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Gone but not Forgotten

Foodlum | Sep 6, 200407:17 PM

Krys's superb post about the Old Clam House on Bayshore sent me first on a nostalgic trip back to the east coast seafood of my youth - then I started daydreaming about all of the great San Francisco restaurants and food that live on today only in memory…like Junior’s beef jerky, across the street from the cable car barn…(Cue the cable car; fade to foggy flashback…forward into the past!)

I grew up on Long Island, and as a kid my folks would take me and my sister and brother to Manhattan almost every weekend for culinary adventures of every sort, from Chinatown holes-in-the-wall for the Moo Goo Gai Pan of the moment to 4 star formal French restaurants where my dad Gilbert and my uncle Fred always seemed to be on a first-name basis with the Maitre d'…actually my dad seemed to be on a first-name basis with every owner of every food business we ever walked in to (“Gil, you don’t want this lox, your lox is in the back…”) The only rule regarding food in our house was taste new things once. If you don’t care for it you are not required to eat it ever again.

I happily ate my way from one end of New York to the other, from sausage and pepper sandwiches handed through a window on MacDougal Street to soup-within-a-soup at Shun Lee Palace. When I washed up on the shores of San Francisco Bay a couple of years after the Summer of Love there were exciting new western culinary vistas to explore and I was ready… Artichokes! Dungeness crab! Avocados! Jalapenos! Sourdough Bread! Burritos!

I moved to SF in 1971 to attend the Art Institute in North Beach, and only gave up my flat in the Mission this past August. One of the first meals I had when I got to town was at the US restaurant, and I became a regular there for about 25 years. I liked everything about the place - the waitresses who never wrote anything down, pasta al pesto added to any entree for 50 cents, the veal sliced and pounded to order on the big old chopping block in the tiny open kitchen. I was crestfallen when it closed while I was out of town. It was simple, homey and delicious.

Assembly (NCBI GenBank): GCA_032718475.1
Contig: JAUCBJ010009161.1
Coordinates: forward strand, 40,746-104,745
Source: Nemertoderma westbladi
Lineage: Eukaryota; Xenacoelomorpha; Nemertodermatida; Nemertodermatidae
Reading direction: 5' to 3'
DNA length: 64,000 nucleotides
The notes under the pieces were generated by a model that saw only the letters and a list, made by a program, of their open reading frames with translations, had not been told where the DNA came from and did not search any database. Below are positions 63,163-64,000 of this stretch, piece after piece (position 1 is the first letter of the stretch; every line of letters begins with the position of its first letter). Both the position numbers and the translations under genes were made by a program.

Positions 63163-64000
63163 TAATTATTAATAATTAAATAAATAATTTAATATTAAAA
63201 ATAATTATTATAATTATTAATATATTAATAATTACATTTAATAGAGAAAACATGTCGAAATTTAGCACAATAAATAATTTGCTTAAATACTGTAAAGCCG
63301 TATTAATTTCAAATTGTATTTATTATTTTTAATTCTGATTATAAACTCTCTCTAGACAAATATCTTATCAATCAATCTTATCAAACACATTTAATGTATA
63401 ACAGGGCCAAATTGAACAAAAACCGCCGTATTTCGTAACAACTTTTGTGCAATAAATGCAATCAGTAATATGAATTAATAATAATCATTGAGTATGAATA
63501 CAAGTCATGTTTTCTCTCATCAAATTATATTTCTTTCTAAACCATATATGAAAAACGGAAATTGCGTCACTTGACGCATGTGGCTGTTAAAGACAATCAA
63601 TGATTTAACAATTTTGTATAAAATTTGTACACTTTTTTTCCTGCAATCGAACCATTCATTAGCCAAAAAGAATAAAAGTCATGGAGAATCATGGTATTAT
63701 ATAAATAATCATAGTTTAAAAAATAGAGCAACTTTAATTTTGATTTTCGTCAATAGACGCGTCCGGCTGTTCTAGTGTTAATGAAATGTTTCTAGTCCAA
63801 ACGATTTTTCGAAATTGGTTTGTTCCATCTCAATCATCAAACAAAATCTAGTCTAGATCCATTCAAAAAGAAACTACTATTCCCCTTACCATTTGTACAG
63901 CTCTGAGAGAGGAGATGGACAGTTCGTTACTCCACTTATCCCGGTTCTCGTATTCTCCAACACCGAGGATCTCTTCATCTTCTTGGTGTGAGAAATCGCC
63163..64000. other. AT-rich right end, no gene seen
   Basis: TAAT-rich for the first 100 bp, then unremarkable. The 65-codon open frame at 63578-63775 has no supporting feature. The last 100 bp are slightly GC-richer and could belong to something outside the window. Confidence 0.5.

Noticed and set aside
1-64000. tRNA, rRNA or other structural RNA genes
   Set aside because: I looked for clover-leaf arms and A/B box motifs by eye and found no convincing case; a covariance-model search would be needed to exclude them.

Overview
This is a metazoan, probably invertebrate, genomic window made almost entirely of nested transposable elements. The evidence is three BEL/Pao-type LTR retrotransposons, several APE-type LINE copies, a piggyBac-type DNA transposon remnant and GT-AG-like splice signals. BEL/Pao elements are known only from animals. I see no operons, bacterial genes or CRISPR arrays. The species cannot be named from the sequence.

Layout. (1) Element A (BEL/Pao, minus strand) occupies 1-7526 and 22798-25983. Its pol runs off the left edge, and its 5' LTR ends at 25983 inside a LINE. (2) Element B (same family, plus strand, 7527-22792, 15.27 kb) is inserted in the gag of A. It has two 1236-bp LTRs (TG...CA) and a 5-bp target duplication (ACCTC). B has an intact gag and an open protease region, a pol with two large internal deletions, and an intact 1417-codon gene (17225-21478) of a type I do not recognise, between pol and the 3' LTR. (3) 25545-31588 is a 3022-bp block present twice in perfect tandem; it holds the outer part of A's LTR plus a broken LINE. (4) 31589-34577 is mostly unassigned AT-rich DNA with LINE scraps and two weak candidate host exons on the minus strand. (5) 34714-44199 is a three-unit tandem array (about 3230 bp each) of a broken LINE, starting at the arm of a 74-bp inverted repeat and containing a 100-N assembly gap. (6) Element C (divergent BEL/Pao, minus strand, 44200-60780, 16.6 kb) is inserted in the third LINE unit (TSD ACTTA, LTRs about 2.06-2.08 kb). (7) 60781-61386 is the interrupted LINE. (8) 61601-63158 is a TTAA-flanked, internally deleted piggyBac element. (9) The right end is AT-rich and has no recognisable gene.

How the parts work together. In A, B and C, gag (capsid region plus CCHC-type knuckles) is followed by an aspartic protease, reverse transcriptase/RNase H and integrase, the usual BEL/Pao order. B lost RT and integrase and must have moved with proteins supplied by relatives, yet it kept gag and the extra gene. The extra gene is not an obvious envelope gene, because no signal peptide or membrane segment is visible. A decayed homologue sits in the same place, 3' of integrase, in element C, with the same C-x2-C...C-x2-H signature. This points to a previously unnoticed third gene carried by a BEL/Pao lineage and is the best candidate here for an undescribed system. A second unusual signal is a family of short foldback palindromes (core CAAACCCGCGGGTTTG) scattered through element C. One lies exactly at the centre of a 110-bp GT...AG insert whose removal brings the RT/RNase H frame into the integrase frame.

Flint’s BBQ on Shattuck – foremost proponent of the Oakland school. Their ribs were good enough to make their reputation, but the coarse-ground beef links propelled them into the stratosphere of cue. I used to drive my 240Z over the Bay Bridge about once a week for a Flint’s fix. The links never made it back across the bridge, always eaten before we hit the toll plaza.

Pat O’Shea’s Mad Hatter on Geary. In the early 80’s I was the service manager at SF Yamaha. Every Wednesday a group of guys who worked in the local bike shops would have lunch together at O’Shea’s, a kind of motorcycle Chamber of Commerce. The chef was a young woman named Nancy Oakes. She offered four to six specials on the blackboard every day, food of astounding creativity and quality for not very much money, all turned out in a kitchen that would not have been out of place on a sailboat.

Doggy Diner – what can I say? The food wasn’t much, but what a sign!

Keystone Korner on Vallejo – not really food related, but nourishment for the soul. The west coast jazz club equivalent of the Vanguard in NYC. Owner Todd Barkin booked all the greats, Rahsaan Roland Kirk, Dexter Gordon, Pharaoh Sanders, Chet Baker. It’s an Asian beauty shop now…

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